SACRAMENTO — The state Senate on Friday overwhelmingly approved legislation protecting coastal cities from some lawsuits arising from deaths or injuries in accidents on beaches.
The bill, by Sen. Marian Bergeson (R-Newport Beach), is aimed at overturning a 1982 state appellate court decision against the City of San Diego, a ruling many coastal city officials believe made governments unfairly liable for unforeseeable or unpreventable accidents.
The measure is similar to two other bills authored by Bergeson that were killed in a Senate committee in 1985 and 1986. This time, the Senate approved the measure on a bipartisan vote of 32 to 2 and sent it to the Assembly, where it is expected to face another tough committee challenge.
The 4th District Court of Appeal ruling that Bergeson seeks to overturn altered governments' longstanding immunity from responsibility for accidents caused by land left in its "natural condition." In that case, the court said San Diego, by providing lifeguard service, had altered the land's condition and, therefore, could be liable for a woman's drowning even if her death was caused primarily by a riptide.
Lost Natural Immunity
In a highly publicized Newport Beach case two years later, the courts again ruled that the city had lost its natural immunity by providing public services at the beach and awarded $6 million in damages to a man paralyzed after he dove in shallow water near the Balboa Pier.
Since then, city and county officials have said they would be better off legally if they provided no protection on the beaches, thus giving the courts no choice but to rule that the land was in its natural condition.
Bergeson's measure, which has been opposed by the California Trial Lawyers Assn., would again extend the natural condition immunity to cases where cities provided lifeguards or warning signs. But the bill also states explicitly that injured parties would still be able to sue if the government "willfully or maliciously or with conscious disregard" fails to warn people against a known dangerous condition.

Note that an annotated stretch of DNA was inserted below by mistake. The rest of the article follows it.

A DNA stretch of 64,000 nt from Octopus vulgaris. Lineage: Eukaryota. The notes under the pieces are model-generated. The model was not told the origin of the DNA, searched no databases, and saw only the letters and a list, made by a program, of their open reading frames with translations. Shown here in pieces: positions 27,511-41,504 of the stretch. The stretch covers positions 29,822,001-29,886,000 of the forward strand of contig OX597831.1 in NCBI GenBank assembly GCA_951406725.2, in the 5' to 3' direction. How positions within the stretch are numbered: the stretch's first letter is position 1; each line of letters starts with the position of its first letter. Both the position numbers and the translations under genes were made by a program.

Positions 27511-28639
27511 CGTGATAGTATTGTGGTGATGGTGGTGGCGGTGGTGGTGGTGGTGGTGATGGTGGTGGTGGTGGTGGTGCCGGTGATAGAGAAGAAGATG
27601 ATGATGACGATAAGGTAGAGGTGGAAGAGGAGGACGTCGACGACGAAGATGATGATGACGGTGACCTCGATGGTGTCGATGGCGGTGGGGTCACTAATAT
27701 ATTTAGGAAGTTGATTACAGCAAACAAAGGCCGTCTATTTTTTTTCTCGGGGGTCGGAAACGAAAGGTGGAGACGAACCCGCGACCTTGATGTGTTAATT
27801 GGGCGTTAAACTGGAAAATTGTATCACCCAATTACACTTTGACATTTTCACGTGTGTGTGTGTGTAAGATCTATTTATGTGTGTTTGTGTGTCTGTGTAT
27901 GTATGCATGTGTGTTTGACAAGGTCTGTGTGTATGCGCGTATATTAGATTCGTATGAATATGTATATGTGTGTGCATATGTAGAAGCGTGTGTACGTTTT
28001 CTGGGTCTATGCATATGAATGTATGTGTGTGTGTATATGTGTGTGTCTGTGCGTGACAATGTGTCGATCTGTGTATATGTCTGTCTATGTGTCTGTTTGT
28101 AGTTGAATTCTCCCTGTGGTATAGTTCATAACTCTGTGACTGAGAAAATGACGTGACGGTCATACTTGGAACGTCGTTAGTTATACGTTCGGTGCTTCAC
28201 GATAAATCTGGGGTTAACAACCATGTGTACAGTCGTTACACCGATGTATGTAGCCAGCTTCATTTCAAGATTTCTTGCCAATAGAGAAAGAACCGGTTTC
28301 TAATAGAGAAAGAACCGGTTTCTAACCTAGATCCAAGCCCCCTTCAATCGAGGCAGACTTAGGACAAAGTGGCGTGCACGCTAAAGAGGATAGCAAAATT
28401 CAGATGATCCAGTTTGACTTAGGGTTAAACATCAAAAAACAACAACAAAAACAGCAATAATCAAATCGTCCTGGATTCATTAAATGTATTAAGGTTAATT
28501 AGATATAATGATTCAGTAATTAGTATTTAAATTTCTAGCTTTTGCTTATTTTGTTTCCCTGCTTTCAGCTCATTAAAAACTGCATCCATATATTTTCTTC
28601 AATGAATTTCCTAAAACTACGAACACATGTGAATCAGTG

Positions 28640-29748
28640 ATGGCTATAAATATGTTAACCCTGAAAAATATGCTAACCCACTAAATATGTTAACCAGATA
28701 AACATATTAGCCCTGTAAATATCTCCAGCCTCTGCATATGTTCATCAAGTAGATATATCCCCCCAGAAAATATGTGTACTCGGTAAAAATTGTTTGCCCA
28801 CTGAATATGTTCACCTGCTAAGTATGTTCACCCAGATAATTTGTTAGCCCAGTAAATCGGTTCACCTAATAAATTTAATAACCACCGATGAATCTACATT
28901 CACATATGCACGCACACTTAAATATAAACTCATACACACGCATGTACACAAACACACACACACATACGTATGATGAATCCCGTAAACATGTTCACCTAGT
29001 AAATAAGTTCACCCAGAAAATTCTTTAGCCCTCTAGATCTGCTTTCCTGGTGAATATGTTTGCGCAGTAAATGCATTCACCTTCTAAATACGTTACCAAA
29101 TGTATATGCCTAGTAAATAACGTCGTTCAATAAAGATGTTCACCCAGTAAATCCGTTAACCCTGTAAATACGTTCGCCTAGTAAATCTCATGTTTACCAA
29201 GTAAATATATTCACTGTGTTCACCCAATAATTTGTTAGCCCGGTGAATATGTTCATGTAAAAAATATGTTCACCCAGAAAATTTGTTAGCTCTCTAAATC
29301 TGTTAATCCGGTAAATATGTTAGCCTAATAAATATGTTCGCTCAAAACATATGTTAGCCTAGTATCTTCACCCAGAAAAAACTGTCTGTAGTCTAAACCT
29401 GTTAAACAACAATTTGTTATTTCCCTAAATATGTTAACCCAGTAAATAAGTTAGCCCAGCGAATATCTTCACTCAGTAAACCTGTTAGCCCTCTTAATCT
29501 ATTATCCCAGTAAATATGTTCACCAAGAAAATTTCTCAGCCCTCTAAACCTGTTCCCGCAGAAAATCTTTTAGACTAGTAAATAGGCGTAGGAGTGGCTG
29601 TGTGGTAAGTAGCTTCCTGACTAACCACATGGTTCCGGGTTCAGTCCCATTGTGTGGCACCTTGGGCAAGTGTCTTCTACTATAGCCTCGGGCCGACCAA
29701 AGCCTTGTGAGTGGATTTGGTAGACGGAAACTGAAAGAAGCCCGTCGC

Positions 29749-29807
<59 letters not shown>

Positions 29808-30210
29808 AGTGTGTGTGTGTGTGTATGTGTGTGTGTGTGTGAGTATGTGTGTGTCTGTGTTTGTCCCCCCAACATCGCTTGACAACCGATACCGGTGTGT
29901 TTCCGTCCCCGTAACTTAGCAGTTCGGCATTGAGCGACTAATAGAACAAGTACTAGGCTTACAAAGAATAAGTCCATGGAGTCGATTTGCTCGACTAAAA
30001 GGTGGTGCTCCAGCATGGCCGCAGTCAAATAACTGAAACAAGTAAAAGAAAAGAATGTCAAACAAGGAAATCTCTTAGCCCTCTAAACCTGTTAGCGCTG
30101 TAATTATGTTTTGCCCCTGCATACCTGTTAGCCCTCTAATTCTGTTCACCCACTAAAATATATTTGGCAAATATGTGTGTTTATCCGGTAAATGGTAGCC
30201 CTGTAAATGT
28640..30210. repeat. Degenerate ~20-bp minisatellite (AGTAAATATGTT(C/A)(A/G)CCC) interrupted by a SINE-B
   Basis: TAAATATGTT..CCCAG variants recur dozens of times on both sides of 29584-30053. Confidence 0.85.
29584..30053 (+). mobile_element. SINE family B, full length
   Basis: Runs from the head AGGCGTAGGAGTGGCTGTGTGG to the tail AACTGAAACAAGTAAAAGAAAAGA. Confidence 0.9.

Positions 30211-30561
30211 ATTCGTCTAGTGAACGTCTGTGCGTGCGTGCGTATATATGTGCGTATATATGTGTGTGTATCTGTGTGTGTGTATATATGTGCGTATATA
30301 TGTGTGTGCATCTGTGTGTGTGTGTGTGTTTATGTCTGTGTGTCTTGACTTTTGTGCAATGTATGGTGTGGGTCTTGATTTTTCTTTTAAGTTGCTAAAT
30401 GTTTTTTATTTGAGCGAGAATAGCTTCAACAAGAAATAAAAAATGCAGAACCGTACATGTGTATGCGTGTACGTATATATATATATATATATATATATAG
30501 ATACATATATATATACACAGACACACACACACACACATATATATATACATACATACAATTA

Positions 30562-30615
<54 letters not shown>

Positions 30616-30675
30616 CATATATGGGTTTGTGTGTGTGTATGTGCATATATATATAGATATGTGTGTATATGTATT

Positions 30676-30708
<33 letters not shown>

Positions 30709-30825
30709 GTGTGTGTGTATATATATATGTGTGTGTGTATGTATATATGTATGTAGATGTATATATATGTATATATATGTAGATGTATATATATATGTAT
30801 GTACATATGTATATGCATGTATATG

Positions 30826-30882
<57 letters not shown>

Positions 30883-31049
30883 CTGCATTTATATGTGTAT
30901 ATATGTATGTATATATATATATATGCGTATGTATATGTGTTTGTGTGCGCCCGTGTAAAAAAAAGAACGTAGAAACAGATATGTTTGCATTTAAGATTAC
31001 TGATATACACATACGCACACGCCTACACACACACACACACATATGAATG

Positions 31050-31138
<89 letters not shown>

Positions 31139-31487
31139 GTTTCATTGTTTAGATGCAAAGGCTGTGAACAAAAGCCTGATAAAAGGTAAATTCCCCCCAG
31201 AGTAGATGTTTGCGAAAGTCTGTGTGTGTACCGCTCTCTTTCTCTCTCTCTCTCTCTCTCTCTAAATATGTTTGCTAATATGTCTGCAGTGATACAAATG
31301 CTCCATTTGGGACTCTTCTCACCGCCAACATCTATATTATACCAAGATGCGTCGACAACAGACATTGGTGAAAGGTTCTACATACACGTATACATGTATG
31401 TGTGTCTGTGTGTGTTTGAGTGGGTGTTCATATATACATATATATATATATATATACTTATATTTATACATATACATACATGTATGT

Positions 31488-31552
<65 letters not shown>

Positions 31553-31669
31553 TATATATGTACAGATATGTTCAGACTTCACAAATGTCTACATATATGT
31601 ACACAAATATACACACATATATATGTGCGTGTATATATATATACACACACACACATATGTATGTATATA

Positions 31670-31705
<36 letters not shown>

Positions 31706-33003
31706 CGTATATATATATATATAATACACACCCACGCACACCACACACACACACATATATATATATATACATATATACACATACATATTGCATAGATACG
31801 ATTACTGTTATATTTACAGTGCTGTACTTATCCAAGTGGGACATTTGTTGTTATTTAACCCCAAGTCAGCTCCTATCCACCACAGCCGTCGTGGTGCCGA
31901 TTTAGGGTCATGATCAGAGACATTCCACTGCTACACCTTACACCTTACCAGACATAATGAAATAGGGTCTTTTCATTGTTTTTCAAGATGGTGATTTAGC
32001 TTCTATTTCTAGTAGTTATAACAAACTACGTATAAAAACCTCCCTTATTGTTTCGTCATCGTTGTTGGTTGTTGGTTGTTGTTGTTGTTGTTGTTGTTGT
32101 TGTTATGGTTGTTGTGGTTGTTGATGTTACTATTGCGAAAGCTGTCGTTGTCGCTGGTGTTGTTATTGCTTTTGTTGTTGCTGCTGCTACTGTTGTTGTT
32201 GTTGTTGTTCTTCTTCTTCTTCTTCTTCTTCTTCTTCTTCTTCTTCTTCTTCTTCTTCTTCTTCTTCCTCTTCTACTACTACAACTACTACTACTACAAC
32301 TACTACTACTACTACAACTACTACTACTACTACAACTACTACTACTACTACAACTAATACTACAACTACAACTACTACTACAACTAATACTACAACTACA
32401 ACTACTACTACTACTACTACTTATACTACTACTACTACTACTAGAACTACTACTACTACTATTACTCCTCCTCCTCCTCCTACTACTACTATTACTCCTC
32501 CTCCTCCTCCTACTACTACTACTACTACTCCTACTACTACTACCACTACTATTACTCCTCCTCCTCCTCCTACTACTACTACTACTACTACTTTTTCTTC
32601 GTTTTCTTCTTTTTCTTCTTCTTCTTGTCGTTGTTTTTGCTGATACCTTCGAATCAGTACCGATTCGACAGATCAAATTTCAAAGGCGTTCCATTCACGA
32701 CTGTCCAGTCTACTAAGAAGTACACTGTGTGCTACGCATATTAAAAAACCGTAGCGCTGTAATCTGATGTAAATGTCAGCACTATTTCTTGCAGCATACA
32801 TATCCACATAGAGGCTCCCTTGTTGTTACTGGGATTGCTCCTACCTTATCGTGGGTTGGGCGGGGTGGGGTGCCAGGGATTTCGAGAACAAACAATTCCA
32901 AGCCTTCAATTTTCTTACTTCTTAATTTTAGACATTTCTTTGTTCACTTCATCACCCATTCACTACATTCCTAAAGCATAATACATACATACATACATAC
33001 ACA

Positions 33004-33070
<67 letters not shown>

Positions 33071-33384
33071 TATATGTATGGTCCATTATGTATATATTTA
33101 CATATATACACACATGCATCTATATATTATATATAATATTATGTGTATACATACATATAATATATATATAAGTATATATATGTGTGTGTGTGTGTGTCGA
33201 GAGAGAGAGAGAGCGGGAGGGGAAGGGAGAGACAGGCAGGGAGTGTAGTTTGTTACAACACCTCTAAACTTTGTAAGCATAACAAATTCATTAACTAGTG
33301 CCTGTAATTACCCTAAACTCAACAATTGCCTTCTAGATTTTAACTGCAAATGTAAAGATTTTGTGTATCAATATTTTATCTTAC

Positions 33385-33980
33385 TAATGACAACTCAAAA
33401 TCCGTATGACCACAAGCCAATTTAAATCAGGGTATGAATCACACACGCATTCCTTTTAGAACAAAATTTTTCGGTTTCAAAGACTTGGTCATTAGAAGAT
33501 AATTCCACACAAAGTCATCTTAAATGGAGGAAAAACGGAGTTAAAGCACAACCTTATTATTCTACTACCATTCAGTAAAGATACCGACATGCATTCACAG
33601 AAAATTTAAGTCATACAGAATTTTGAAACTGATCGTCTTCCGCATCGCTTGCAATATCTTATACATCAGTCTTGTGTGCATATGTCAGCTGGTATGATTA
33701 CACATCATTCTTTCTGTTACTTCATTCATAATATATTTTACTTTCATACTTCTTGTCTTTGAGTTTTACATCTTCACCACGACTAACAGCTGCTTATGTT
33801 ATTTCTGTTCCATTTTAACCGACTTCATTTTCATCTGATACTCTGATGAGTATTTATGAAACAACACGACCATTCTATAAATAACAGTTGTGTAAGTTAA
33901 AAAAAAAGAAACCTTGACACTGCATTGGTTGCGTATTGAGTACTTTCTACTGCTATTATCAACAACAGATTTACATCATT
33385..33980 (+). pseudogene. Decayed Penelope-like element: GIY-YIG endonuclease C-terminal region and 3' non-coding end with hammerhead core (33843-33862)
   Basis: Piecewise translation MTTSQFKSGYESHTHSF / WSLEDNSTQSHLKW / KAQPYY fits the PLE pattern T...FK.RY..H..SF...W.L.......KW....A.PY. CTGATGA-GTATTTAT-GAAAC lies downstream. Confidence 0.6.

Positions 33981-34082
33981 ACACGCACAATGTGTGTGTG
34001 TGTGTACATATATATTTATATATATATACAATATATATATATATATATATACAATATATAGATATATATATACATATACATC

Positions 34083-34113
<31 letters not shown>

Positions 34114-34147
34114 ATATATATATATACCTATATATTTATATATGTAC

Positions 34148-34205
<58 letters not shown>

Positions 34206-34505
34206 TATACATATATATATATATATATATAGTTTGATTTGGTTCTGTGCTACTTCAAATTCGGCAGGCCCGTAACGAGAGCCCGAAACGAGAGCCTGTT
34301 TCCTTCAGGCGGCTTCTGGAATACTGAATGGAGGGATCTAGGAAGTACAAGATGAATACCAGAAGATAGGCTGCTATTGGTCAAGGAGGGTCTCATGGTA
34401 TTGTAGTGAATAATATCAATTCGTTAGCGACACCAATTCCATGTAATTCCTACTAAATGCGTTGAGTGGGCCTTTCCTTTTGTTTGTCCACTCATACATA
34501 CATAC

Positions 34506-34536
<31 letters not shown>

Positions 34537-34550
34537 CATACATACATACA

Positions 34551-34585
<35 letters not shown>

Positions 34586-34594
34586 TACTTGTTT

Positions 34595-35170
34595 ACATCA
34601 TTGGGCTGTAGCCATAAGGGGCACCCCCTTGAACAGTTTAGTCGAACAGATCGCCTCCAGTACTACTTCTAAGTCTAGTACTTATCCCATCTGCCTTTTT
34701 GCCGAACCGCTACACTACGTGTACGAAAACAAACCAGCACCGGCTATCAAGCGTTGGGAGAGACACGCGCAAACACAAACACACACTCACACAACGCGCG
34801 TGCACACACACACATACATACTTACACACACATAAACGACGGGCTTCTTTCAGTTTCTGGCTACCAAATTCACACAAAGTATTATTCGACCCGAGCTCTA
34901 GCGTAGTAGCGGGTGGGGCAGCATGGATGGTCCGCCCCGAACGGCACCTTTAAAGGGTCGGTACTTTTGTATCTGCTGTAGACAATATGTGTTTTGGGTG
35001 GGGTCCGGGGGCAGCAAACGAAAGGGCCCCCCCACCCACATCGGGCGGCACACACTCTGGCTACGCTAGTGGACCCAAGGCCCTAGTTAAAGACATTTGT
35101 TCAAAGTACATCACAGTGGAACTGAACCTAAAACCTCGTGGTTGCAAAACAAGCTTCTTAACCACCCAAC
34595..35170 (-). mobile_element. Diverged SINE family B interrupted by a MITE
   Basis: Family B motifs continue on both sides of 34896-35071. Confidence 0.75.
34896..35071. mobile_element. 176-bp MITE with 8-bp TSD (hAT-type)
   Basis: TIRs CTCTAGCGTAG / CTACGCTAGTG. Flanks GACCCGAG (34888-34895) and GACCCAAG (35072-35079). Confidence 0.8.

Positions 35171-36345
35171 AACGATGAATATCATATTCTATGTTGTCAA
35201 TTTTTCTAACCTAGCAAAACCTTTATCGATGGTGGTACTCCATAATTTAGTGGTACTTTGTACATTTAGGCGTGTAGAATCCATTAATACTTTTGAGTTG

"Beach cities are being penalized, penalized for providing life-saving services to the public," Bergeson said Friday. "The irony of (the court ruling) is that if we pull our lifeguards under present law there would be no liability for the resultant injuries. That is the policy question that needs to be addressed."
Sen. Ed Davis (R-Valencia), a 70-year-old lawmaker who said he spent much of his boyhood on the beaches of Southern California, said Bergeson's bill would return to public agencies the flexibility they need to keep the beaches safe.
"Now they'll be able to have lifeguards, and they'll be able to put (warning) signs in and take precautions and allow all the beach boys and beach girls of California to enjoy the beaches," Davis said.
The only spoken opposition to the bill came from Sen. Milton Marks (D-San Francisco), who said the bill goes too far in excusing public agencies for their mistakes.
"This makes it very difficult to get any form of liability," Marks said. "It provides an immunity from liability which I think will redound to the detriment not only of the cities of the the state but also to the public citizens."
Sen. Bill Lockyer (D-Hayward), who as chairman of the Judiciary Committee engineered the defeat of Bergeson's 1985 and 1986 bills, paid an unusual compliment to Bergeson for her tenaciousness on the issue.
"I opposed the measure as vigorously as I could," Lockyer said. "I couldn't kill it, frankly. She beat me. I want to compliment her for being a heck of a scrapper."
Lockyer then said he would vote for the bill because the only remaining issue of contention between the coastal cities and the trial lawyers was "within a hair of being worked out." He said the bill would be part of a package of legislation aimed at resolving public liability issues.